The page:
So in short, with meter, stand thy ground is how I handle it. Everyone is depending on the drummer for time, usually. Adjustments are flat out not done, the time must go on regardless. No one can say you screwed up if you kept the time steady, no matter how bad it makes the others look. That's their problem. In that situation you are the only thing holding it together. If you adjust, you lose. Don't get led around. You cannot do the drums to anyone's vocal or lead phrasing, just forget about that. The Almighty Meter is who you answer to lol.
 
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Magenta

Platinum Member
Do you use Live BPM? That's been a life-saver for me. It doesn't set the tempo, it picks up on the tempo you've set, and tracks it so that you can see if you're speeding up/slowing down so that you can adjust accordingly, and when I've been accused of doing either of the above I've been able to show the graph which depicts how far (or not) I've varied from the initial bpm.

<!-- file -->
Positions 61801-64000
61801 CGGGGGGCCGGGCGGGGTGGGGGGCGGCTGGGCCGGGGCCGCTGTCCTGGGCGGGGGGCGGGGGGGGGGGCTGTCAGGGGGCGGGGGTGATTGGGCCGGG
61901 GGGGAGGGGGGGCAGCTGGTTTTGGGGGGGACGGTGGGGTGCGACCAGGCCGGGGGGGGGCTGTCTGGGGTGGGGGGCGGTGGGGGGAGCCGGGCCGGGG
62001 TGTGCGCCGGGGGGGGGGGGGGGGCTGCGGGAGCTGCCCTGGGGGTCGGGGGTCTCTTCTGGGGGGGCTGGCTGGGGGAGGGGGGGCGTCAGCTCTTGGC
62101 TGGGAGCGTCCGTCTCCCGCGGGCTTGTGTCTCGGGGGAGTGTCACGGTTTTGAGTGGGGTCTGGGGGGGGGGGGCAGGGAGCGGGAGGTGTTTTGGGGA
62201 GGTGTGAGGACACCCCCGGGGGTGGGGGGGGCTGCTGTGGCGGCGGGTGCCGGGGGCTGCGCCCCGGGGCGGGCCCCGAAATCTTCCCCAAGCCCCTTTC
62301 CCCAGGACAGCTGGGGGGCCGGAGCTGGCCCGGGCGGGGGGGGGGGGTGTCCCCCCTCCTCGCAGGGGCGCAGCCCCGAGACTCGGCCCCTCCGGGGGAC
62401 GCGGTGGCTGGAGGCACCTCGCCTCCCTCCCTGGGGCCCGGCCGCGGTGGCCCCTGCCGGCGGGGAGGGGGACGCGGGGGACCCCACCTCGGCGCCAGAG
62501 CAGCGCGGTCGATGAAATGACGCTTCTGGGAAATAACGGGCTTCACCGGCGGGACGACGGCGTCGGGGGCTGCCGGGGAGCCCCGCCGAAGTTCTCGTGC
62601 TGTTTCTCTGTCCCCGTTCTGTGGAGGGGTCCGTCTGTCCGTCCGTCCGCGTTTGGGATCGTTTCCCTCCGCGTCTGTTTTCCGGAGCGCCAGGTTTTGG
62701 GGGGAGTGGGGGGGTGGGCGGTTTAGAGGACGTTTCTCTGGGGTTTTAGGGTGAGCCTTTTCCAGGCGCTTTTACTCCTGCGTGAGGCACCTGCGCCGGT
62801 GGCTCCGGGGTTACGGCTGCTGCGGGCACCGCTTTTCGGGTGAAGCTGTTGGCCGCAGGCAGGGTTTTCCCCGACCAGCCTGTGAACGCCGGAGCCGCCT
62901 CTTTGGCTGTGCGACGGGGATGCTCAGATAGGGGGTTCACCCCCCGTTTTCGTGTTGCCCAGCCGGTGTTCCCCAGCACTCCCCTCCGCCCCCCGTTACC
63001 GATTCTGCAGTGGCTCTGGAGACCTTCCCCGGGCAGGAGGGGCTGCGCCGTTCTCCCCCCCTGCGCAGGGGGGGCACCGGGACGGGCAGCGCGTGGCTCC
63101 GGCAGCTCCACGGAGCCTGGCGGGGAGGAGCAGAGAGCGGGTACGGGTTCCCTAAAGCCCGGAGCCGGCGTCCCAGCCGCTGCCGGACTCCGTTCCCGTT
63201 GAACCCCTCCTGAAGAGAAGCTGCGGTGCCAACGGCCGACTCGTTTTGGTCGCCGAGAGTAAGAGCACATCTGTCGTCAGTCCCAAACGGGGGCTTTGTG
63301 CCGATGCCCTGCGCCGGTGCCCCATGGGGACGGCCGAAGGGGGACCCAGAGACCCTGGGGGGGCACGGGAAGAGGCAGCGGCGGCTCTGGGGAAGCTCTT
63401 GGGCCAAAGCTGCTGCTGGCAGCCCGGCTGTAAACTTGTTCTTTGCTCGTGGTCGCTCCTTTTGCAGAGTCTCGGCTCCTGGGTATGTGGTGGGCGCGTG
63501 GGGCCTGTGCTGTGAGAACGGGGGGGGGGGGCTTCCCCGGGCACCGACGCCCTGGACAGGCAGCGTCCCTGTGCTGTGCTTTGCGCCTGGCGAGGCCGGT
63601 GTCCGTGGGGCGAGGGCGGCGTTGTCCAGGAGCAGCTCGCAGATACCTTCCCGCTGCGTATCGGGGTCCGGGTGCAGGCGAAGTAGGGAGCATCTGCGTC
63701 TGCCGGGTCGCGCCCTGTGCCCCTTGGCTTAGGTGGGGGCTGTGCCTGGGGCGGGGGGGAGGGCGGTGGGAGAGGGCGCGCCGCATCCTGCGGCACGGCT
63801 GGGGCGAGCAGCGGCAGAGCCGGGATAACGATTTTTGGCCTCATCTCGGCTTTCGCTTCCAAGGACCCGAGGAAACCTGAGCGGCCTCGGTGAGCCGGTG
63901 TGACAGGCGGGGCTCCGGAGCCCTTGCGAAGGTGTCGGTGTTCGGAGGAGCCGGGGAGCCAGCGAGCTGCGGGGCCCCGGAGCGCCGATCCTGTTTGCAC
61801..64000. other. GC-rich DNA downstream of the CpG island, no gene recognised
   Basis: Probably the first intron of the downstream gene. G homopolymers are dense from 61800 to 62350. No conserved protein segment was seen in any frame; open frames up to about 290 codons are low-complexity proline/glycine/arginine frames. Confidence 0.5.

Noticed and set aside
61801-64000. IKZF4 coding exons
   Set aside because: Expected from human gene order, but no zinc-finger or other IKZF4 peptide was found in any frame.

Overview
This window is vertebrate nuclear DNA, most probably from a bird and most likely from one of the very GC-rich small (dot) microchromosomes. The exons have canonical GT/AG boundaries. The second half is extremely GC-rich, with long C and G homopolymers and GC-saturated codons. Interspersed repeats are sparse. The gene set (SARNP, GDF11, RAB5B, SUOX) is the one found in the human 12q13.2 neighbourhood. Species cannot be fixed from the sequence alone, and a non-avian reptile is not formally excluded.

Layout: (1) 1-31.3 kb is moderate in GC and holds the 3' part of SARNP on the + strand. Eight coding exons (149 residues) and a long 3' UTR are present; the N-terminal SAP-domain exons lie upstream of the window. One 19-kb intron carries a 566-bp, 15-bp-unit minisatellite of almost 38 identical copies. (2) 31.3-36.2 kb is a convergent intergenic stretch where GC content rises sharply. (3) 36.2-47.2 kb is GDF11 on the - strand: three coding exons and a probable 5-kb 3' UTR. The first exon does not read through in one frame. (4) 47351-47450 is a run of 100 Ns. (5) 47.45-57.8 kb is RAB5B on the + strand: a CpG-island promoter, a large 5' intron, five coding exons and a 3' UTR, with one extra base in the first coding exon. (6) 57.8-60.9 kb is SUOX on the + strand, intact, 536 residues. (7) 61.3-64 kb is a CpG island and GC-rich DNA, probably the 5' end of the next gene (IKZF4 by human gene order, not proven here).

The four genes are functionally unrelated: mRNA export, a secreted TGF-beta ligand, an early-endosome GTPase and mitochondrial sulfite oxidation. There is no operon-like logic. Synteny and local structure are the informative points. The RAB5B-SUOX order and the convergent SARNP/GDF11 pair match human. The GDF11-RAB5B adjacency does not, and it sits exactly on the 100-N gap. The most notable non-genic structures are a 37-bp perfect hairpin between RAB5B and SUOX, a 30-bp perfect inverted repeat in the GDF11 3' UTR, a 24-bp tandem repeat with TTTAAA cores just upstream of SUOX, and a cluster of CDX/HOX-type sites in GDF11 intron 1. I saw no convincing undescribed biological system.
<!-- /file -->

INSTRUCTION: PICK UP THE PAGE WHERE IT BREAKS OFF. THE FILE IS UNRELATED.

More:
cbphoto

Gold Member
Playing with sloppy musicians . . . Has anyone experienced anything like this?

Yes. I bring my metronome to practice and it settles all tempo arguments for any tune.

While rehearsing with tempo-challenged peeps, I use earbuds with the click. I play simply so band mates can easily lock in.

Not infrequently does a band member stop in the middle of the tune and dispute the tempo. It always turns out that they're speeding up and/or slowing down. duh.

I have gotten the "oh god, not a click, it makes the music so robotic" excuse too. I say "too bad" and play to it.

I have had one guitarist/singer/friend actually buy a metronome and practice at home with it. Not only has his feel of tempo gotten better, he appreciates the right tempo for the song.

During performances, I set the metronome (Tama Rhythm Watch) to "Stage" mode. It counts off 2 bars, stops and advances to the next tune's tempo. This has worked very well for my current band (which is not tempo-challenged).
 
F

funkutron

Guest